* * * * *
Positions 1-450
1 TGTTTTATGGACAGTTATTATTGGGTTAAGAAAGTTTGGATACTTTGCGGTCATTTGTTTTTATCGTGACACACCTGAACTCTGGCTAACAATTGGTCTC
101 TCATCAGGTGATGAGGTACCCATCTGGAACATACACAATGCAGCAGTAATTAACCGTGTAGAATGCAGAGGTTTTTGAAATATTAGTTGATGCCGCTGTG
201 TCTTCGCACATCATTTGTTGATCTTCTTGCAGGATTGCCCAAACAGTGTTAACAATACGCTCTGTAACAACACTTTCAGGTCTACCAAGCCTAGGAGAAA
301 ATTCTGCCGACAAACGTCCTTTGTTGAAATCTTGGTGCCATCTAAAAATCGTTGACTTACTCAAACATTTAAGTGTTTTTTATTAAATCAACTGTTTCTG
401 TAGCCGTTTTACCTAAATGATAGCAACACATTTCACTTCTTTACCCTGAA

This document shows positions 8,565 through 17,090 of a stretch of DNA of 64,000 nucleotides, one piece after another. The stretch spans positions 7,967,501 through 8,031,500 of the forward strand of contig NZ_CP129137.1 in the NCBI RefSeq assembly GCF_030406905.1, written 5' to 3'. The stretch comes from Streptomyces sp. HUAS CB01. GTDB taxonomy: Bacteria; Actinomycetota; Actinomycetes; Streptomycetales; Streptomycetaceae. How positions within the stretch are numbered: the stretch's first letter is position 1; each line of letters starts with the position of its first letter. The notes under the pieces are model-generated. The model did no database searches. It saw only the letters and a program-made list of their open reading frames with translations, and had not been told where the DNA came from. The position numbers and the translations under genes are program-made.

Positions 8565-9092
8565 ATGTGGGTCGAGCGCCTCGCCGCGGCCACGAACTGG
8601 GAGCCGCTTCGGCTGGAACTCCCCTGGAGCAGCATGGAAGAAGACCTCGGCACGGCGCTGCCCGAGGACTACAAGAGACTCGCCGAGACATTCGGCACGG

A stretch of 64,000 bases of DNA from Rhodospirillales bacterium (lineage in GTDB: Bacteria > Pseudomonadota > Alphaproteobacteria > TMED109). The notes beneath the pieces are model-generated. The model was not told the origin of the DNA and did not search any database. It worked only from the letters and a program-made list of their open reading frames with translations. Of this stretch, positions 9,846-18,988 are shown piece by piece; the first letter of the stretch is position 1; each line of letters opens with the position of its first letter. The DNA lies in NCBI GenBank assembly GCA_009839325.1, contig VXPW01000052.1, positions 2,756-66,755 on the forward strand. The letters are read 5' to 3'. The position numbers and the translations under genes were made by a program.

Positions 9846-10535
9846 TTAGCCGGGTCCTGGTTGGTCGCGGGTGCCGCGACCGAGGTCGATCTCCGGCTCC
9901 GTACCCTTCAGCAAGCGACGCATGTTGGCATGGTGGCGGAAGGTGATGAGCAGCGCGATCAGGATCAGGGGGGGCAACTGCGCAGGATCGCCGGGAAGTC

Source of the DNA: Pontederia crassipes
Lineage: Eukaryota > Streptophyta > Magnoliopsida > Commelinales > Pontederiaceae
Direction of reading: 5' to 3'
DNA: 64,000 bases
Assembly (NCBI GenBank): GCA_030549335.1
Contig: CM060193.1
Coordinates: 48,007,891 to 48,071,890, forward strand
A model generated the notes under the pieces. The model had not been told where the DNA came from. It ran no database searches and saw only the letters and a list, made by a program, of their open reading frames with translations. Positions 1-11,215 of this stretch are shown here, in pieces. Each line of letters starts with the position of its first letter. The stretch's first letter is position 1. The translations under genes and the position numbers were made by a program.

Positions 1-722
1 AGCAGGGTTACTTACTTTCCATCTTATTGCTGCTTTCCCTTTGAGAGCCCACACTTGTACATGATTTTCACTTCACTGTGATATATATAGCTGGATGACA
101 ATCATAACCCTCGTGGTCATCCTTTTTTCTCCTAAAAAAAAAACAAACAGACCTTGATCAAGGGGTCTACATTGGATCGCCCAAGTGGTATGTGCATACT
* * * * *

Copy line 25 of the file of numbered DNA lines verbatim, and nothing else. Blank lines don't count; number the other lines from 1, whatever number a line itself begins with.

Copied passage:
101 ATCATAACCCTCGTGGTCATCCTTTTTTCTCCTAAAAAAAAAACAAACAGACCTTGATCAAGGGGTCTACATTGGATCGCCCAAGTGGTATGTGCATACT